Tuesday, June 25, 2013
Album Review: Damned Spring Fragrantia – Divergences
‘Still Alive‘, with its brooding anger and creepy taped overdubs, marks them out as the proverbial stalker. It is them taking the opportunity to calculate their method of attack before they launch upon you with brutish gang chants and sudden, dizzying changes of pace. This is the only calm they understand and it comes before the storm of ‘A Common Tragedy’ and ‘Lost Shores’ hit. And yet their creative peak arrives when they fine-tune their rage a little.
Take ‘D.M.Z.’, the track at the heart of their debut album Divergences. Named after them, defining them, it is littered with little nuances, showcasing their complete range and is underpinned by a writhing series of polyrhythmic, thunderous assaults. A clever combination of scrawl and crawl, it is real guts and glory stuff and yet it holds enough back to really hit home. Team this with ‘Drowned In Cyan’, another track that, appropriately, floods you with a little bit of everything and you’ll get an idea of just how talented this bunch really are.
Very quickly you’ll unveil their rampant Meshuggah worship, but you’ll catch plenty of The Acacia Strain‘s raging ‘core in there too. The clean, crisp production and vast dynamic range is an absolute thing of beauty allowing for a seamless blend. Yet, despite this and their obvious technical skill, most of the album can rather pass you by. All too often there is the sense that they aren’t taking full advantage here; that they aren’t ramming each point home deeply enough. The album is littered with little game-changing moments but they are too randomly scattered. This cherry-picking from their collective skill-set, can be jaw-dropping when they employ it, yet they need to use these moments to define their songs.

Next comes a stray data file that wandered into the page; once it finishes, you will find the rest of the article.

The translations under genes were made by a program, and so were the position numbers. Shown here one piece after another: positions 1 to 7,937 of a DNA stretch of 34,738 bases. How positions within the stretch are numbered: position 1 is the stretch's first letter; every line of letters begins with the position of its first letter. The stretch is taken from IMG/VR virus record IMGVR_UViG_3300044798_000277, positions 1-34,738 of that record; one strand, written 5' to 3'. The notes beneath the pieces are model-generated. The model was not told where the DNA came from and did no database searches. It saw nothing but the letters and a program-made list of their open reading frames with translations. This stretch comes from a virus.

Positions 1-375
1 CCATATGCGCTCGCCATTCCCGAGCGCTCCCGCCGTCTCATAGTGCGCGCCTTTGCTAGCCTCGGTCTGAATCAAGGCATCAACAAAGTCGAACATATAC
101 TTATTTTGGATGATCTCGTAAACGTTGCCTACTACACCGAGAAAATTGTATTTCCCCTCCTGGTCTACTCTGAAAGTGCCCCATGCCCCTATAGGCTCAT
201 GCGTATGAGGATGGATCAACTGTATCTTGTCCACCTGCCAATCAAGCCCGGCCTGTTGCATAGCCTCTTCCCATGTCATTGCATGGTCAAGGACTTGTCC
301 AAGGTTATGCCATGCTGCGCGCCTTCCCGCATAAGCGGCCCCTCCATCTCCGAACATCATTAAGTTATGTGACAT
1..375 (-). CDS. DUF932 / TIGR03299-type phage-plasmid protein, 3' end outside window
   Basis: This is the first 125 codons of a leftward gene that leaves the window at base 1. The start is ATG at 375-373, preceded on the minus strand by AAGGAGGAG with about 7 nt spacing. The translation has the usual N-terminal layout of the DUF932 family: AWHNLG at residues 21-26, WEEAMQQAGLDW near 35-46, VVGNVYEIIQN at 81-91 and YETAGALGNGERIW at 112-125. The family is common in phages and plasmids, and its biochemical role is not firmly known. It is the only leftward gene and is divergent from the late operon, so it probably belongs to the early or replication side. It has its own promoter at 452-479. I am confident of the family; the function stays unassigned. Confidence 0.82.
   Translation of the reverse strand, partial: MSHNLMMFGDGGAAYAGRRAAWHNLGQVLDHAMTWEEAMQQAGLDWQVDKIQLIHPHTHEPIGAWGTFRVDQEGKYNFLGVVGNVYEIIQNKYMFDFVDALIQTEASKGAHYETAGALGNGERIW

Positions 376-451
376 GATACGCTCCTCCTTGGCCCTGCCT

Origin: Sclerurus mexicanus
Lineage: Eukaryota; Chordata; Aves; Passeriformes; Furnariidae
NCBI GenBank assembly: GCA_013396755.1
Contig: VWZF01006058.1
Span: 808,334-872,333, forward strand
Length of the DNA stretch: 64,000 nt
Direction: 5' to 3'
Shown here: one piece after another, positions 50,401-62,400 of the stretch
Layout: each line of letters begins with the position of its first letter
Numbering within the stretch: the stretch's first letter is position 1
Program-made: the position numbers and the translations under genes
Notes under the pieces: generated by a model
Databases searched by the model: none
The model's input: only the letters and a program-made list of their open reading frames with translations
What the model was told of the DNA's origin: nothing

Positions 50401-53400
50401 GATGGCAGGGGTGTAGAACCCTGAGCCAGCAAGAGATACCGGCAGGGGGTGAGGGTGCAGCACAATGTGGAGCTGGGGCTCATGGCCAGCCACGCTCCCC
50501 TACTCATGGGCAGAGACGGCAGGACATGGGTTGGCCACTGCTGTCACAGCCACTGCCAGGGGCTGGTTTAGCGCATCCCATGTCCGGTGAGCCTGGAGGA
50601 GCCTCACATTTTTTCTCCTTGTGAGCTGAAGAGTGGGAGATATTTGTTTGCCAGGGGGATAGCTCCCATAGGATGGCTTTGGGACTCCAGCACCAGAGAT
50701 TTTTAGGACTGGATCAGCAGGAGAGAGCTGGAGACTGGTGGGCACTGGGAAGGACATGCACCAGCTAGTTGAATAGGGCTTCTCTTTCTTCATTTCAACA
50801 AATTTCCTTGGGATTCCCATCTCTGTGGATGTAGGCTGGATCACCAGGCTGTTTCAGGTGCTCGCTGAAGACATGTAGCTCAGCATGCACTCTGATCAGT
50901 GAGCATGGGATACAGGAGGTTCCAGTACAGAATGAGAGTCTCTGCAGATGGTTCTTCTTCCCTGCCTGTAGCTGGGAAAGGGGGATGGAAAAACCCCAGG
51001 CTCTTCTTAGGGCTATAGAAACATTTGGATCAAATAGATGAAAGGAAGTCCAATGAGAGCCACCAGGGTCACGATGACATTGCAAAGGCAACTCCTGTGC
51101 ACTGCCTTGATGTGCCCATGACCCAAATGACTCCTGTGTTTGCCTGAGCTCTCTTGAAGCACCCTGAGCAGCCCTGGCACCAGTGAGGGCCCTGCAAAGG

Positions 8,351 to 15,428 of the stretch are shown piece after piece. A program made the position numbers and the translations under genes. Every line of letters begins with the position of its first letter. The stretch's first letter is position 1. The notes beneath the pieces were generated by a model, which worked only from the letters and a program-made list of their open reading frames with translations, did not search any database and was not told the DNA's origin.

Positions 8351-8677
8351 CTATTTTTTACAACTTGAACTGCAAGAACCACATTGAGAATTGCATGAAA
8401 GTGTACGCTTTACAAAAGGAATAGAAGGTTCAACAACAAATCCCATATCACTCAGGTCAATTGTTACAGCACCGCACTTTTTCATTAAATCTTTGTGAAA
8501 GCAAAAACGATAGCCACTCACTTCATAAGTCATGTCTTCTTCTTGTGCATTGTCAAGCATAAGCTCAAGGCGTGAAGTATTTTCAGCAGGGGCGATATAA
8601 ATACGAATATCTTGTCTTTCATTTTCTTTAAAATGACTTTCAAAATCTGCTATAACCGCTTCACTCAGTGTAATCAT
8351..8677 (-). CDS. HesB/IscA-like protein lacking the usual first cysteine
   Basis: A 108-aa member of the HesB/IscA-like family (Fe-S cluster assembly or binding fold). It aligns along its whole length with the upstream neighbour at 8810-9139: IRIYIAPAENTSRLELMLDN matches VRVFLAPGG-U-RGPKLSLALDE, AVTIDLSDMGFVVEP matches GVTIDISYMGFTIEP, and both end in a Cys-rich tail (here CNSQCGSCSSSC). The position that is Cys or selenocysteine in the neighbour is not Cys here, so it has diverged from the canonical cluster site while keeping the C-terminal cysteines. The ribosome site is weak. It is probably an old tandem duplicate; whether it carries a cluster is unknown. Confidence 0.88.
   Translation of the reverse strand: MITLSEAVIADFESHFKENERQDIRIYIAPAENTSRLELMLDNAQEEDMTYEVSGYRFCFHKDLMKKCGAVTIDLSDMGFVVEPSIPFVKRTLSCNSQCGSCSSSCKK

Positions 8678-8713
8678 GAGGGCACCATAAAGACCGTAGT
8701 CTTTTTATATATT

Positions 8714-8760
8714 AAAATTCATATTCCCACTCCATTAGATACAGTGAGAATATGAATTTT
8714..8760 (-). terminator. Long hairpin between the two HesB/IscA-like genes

There’s the flicking, enigmatic tapped riff in ‘The Obsidian Fate’, the interesting split-channel switching and slow-motion shred in the title-track, and the fiendish melodic flourishes that lurk in ‘The Refusal Effect’, ‘Drowned In Cyan’ and ‘Pariah’ (which features a welcome guest spot for Heart In Hand vocalist Charlie Holmes). Even Nicolò Carrara’s regular bouts of phlegm-regurgitation or the heart-stopping sub-drops in ‘Heritage‘ and ‘The Refusal Effect‘ all excite. All these things burn brightly enough to transform a stock album into a timeless classic and yet they are just fleeting, quickly-forgotten moments.
Carrara’s one-dimensional vocal doesn’t help either.
- Almighty throat-ripping roar? *ding ding ding*
- Variety of delivery? *fart noise*
Clearly they also need a good tidy-up in the songwriting department, but his vein-bulging vocal angst that seemed such a bonus on the wall-of-sound ragers, like ‘Lost Shores’ and ‘Heritage‘, ends up being a massive weight around their neck when the music cries out for diversity.
For anyone feeling brave enough to tackle Divergences, you really need to know only two things. At its core, there is plenty of solid, workmanlike muscle. At its extremities, there is the potential for better, wilder things yet to be revealed. Damned Spring Fragrantia, hope springs eternal.